J – And the chips were of a piece with the burger. Homemade from sweet potatoes, they possessed an endearing chewiness that stands in sharp contrast to the prefab sides available elsewhere.
P – Diners are given a choice of condiments that range a bit out of the ordinary, including two kinds of mayo, three kinds of mustard, ancho chile sauce and horseradish sauce. I went with the ancho chile, which was tasty to begin with but may finally have overwhelmed the subtler burger.
J – The Natural Fact is a slice of college-town life for those who remember that fondly. But in such places one takes the bad with the good: The soundtrack to our meal was provided by the Beatles. And I want you to know, I really, really hate The Beatles.
P – Believe me, I know.
Cardwell’s at the Plaza
94 Plaza Frontenac, Frontenac | 314.997.8885
Lunch: Daily - 11:15 a.m. to 5 p.m.; Dinner: Mon. to Thu. - 5:15 to 10 p.m., Fri. and Sat. - 5:15 to 11 p.m., Sun. - noon to 9 p.m.
J – Plaza Frontenac. The people here are spray-tanned and made-up. What better place to search out the real fake meat?
P – AuraPro is less fake meat than “high-quality protein alternative.” It’s on a number of menus across the city, substituting for crab, pork, chicken and sausage besides the burger. And while it does its best to replicate the meat-eating experience, it really is its own product rather than a simulation. Cardwell’s did AuraPro right with this burger.
J – Whatever, the thing was a guilty pleasure. It truly had the mouth feel of death.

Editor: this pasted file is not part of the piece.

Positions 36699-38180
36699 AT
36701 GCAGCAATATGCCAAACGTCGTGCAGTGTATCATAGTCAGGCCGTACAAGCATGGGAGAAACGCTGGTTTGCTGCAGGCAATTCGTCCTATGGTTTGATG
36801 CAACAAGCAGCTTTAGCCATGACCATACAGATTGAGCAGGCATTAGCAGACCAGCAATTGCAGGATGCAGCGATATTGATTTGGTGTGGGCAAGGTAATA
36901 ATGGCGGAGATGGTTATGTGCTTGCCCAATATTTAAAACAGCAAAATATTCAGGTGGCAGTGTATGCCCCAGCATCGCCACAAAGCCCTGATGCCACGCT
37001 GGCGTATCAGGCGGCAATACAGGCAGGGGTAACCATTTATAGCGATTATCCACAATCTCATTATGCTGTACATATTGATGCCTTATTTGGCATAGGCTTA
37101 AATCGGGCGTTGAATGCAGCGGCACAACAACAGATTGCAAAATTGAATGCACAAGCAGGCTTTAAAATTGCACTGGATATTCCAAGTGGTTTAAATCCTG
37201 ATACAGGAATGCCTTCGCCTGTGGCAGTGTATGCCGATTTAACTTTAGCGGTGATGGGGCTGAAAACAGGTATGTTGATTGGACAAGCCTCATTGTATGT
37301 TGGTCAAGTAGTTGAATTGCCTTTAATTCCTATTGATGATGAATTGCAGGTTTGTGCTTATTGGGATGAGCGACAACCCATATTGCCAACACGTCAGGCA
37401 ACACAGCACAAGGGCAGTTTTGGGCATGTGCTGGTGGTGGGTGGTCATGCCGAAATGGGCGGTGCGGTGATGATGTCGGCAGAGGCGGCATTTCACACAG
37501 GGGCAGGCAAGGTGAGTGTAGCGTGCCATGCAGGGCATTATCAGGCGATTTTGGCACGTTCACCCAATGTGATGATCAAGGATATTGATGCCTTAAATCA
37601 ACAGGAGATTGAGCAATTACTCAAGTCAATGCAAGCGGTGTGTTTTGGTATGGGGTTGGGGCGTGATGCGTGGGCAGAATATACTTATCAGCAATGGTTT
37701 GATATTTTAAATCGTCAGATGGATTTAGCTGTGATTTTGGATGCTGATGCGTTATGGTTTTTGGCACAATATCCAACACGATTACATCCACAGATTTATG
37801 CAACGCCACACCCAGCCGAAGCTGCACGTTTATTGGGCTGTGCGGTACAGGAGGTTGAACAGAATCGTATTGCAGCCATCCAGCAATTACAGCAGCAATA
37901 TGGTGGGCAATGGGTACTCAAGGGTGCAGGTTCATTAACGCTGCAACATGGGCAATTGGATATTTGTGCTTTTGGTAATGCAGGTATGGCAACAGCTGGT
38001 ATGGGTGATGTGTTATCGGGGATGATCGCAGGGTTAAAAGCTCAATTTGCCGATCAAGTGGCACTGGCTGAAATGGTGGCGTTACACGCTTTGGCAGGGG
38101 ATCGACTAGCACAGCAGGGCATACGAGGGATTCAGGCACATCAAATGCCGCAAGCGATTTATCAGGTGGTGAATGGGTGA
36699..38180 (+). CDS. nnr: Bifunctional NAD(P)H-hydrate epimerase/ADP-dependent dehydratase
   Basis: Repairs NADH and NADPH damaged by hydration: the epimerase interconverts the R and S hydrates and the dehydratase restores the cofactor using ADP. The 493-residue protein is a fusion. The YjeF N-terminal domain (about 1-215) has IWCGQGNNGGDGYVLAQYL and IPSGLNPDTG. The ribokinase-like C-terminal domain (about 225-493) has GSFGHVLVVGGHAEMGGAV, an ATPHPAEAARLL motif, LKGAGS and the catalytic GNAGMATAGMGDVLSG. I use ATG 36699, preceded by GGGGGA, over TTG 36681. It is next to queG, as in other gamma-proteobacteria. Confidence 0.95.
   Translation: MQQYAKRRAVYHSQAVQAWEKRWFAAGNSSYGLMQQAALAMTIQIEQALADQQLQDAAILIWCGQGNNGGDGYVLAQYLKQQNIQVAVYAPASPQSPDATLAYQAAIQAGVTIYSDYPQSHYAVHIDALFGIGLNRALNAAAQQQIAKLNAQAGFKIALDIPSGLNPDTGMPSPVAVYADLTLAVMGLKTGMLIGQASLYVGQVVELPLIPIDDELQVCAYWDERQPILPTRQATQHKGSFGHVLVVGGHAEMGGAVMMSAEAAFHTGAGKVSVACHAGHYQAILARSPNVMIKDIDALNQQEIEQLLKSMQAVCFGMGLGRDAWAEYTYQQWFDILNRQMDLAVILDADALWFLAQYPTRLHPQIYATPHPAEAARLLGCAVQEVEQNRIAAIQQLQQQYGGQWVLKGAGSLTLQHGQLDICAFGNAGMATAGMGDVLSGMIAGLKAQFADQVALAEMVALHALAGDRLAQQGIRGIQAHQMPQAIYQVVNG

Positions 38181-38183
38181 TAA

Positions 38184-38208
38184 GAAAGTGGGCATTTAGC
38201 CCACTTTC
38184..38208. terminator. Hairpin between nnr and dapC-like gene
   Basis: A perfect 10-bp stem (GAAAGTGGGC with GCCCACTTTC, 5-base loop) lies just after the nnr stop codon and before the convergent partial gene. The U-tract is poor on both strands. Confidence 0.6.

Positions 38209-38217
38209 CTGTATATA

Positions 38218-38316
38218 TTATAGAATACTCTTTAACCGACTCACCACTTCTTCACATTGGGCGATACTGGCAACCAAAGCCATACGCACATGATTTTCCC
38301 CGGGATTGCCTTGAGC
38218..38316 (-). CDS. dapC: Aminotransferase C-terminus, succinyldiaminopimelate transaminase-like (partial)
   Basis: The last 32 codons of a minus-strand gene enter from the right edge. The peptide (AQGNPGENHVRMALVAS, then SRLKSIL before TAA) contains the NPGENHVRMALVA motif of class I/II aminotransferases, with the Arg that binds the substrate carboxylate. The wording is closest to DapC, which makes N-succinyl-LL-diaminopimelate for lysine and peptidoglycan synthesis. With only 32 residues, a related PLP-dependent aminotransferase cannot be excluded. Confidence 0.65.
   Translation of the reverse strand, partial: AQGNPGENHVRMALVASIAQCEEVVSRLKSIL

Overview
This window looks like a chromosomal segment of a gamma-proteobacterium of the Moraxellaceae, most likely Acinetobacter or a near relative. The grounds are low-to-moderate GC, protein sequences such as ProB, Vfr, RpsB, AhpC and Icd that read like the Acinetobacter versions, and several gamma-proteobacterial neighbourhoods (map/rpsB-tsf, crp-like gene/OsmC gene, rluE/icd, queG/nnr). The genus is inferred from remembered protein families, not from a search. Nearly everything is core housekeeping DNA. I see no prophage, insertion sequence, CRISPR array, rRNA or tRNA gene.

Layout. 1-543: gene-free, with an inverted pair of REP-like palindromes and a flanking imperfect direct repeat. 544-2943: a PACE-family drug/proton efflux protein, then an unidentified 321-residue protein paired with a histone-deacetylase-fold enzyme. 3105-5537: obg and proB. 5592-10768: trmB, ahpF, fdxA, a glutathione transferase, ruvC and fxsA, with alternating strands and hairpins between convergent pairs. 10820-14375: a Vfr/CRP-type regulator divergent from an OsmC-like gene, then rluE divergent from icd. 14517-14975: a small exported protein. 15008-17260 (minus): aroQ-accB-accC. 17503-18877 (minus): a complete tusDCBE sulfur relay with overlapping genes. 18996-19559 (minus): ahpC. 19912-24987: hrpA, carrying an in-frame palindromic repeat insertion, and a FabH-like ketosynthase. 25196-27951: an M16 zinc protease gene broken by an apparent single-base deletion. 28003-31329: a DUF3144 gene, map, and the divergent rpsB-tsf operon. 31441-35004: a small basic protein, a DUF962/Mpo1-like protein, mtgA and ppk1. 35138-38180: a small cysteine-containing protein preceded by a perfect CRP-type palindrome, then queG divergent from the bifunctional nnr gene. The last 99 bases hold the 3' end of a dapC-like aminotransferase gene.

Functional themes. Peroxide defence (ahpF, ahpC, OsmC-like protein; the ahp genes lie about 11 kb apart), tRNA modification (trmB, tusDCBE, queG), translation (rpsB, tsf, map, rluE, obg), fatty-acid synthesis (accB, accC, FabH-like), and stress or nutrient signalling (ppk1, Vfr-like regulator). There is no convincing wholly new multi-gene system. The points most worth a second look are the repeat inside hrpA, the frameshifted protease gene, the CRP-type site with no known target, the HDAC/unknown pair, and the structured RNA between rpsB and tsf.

P – The burger came topped with corn relish and avocado and a melting of chipotle Jack cheese, which actually worked wonderfully in combination, neither too sweet nor too rich. Served on a toasted roll, the burger was almost too big to get my mouth around. But I persevered.
J – A range of sides was offered, though those we tried –
potato salad and french fries – were good but less than inspired.
P – While perhaps not inspired, the potato salad was a notch above average, though you’re right about the shoestring fries. At $9.75 a plate, albeit an enormous one – I swear if we had weighed the burger, it would’ve come in at two-thirds of a pound – I would split the burger and order an extra side next time. And there will be a next time.
J – But maybe not for a while. Guess I don’t miss meat all that much. Speaking of guilty, I utterly dug the mixture of grease and ketchup that left an atavistically satisfying pool of “blood” on the plate. I’m gonna go kill something.